Star Wars: The Rise of Skywalker toys with the idea of killing two beloved legacy characters, but isn’t brave enough to go through with either one. Though J.J. Abrams said he was open to taking more risks on the movie, he didn’t completely go for broke at two key junctures. Early on, Rey appears to accidentally kill Chewbacca with Force lightning as she wrestles for control of a First Order transport with Kylo Ren. However, it’s revealed moments afterwards the Wookiee was on another ship and is still alive and well. Later on, when the main group goes to Kijimi, they need to wipe C-3PO’s memory so he can translate writing on a Sith dagger. But when Threepio returns to the Resistance base, R2-D2 restores his memory to return everything to normal.

Fake-out deaths are nothing new in Hollywood (including the Star Wars franchise), but The Rise of Skywalker takes the trope to its absolute extremes. Abrams presents the presumed demises of Chewie and Threepio as major emotional moments in the story, though undercuts their impact by backtracking on them. When watching the film, it feels like Abrams wanted to swing for the fences, yet was afraid of dealing with the greater consequences of doing so. Many fans were no doubt happy Chewie and Threepio lived to the end, but The Rise of Skywalker is arguably better if they don’t.

In the case of Chewie’s “death,” the scene is meant to illustrate Rey tapping into her natural dark side energy to gain the upper hand against Kylo, not realizing the full extent of what she’s capable of. The sequence still accomplishes this, demonstrating what Rey could become if she doesn’t control her power, but it doesn’t pack as poignant of a punch. Rey was clearly rattled when she believed she had killed one of her best friends, terrified further by her foreseen fate sitting on the Sith throne. This had the potential to be a moment similar to Luke considering killing Ben Solo in The Last Jedi - a deep, personal failure that fueled Rey’s (temporary) decision to choose a life in exile on Ahch-To. If Chewie’s death had been permanent, the Rey Palpatine reveal may have been more devastating, implying Rey accidentally killed Chewie because of who she is. Again, the surface-level point (Rey can do terrible things if she isn’t careful) comes across, but it lacks something more because the scene’s greater repercussions are stripped away.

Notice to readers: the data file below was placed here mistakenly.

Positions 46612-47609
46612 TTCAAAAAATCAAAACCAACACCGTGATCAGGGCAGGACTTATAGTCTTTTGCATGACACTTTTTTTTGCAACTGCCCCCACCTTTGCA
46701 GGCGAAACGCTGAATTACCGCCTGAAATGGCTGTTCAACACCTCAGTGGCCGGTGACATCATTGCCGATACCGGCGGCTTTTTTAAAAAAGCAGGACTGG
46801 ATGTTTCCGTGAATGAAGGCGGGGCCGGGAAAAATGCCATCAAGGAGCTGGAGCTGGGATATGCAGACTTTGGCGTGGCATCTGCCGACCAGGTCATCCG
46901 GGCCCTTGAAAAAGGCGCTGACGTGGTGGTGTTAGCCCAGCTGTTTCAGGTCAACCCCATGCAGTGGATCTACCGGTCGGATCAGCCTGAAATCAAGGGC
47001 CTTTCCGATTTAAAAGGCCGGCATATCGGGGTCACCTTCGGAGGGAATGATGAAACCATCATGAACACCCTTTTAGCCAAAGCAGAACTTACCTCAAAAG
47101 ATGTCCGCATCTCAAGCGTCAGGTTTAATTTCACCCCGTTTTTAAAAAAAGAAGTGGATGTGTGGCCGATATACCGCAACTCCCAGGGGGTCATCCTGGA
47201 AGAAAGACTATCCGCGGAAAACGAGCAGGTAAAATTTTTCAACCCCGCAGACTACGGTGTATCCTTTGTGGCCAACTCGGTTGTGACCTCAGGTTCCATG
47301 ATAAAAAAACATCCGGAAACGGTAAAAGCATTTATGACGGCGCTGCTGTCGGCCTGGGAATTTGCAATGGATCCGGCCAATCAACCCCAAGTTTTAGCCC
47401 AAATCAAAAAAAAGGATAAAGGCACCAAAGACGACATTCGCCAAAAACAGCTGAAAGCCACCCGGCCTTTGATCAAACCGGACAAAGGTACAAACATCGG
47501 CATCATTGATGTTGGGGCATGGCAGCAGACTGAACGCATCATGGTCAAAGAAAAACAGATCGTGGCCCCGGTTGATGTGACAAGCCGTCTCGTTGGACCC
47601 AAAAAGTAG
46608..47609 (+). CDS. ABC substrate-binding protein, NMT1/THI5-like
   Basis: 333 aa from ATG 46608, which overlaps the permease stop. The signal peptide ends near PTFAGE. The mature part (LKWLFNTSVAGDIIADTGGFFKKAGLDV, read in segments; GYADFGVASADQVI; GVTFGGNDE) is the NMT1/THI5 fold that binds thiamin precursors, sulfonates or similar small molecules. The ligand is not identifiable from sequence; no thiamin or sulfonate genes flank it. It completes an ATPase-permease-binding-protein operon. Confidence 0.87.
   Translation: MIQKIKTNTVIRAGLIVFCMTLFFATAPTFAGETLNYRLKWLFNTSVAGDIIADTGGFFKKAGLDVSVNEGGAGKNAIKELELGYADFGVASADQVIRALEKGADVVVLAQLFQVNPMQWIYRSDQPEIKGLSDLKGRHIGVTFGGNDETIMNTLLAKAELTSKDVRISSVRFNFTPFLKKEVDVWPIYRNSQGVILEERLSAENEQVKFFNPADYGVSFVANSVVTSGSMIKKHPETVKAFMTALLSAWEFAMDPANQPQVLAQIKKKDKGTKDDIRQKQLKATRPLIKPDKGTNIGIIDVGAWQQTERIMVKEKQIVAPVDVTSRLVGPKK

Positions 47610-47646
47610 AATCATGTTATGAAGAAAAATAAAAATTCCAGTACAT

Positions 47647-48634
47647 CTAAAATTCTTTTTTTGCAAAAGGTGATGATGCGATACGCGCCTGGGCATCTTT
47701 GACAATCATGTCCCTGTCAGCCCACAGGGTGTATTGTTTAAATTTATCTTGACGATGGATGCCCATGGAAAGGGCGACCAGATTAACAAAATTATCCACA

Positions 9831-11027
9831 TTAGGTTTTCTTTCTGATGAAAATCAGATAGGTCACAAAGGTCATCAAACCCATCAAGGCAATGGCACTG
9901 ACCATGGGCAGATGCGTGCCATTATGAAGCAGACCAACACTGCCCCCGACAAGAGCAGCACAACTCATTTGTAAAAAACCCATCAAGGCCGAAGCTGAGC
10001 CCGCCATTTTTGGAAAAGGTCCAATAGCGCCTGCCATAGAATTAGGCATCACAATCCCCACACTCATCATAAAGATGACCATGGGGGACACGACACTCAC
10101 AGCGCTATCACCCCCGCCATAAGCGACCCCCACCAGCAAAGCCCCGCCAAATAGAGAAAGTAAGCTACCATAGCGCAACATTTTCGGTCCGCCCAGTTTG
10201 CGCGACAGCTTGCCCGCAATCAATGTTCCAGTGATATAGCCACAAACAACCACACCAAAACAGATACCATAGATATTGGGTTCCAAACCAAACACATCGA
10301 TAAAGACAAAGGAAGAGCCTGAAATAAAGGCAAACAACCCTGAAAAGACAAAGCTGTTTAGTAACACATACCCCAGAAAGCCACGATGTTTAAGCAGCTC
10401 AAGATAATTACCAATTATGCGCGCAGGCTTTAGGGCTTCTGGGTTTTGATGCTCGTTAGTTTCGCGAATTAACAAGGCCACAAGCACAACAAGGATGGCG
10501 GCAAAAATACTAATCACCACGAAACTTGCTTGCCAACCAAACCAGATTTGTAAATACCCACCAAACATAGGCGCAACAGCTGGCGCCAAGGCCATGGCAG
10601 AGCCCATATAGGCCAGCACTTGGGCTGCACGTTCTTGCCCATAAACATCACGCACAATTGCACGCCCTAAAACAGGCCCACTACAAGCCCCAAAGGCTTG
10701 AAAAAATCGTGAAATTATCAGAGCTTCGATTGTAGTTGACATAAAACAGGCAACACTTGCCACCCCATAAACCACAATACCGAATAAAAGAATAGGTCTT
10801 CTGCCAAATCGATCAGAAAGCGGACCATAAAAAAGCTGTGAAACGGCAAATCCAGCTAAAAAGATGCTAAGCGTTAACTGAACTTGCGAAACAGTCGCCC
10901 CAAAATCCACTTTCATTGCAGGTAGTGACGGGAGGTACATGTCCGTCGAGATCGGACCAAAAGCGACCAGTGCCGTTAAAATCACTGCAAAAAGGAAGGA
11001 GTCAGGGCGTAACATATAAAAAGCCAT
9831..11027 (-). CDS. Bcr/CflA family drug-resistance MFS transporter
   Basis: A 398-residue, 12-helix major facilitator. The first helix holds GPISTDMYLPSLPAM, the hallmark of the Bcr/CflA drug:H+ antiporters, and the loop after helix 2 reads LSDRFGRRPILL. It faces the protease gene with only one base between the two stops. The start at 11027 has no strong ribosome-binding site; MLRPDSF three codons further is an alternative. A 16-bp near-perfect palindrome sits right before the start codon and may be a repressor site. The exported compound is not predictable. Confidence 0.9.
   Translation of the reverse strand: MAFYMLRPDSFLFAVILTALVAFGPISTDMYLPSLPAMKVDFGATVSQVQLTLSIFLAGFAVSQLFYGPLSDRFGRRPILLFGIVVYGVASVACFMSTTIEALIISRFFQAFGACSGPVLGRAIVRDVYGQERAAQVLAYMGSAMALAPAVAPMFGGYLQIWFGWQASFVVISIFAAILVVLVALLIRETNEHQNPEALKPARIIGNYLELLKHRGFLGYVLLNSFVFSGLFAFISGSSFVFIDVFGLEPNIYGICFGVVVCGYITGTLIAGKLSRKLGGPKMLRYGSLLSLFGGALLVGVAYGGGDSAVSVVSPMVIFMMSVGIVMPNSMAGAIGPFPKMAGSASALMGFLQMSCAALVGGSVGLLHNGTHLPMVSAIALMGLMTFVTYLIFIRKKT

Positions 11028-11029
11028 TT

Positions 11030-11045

Threepio’s “taking one last look… at my friends” line was a tear-jerker in The Rise of Skywalker’s final trailer, but ultimately rings hollow. Abrams almost immediately weakens the notion of Threepio’s noble sacrifice by establishing Artoo has a backup in his system (complete with an obvious red herring about its unreliability) in the same scene. Just the very idea there might be a way to restore Threepio to his old self afterwards undermines the protocol droid’s willingness to go through with the procedure to ensure the Resistance’s mission will succeed. It’s nice that after 42 years, Threepio got his heroic moment (and Rey’s “You know the odds better than any of us” line was a sweet touch), but like Chewie, the scene probably stands out more if Threepio’s memory wipe was permanent. If nothing else, Threepio’s brief interactions with Artoo would have been more emotional.

These two instances are a case of Abrams trying to have his cake and eat it too with The Rise of Skywalker. There are few risks filmmakers can take bigger than killing off iconic characters, and there’s no denying if these had stuck, they would have ruffled some feathers. But in a way, it’s more frustrating to tease such drastic events, only to pull back shortly after. That minimizes the stakes and cheapens the drama of the story. Star Wars is a family-friendly franchise, but it still deals with galactic wars and it’s important for there to be meaningful consequences during times of conflict. Saying goodbye to Chewbacca and C-3PO would have been very tough, but no harder than bidding farewell to Han, Luke, and Leia.

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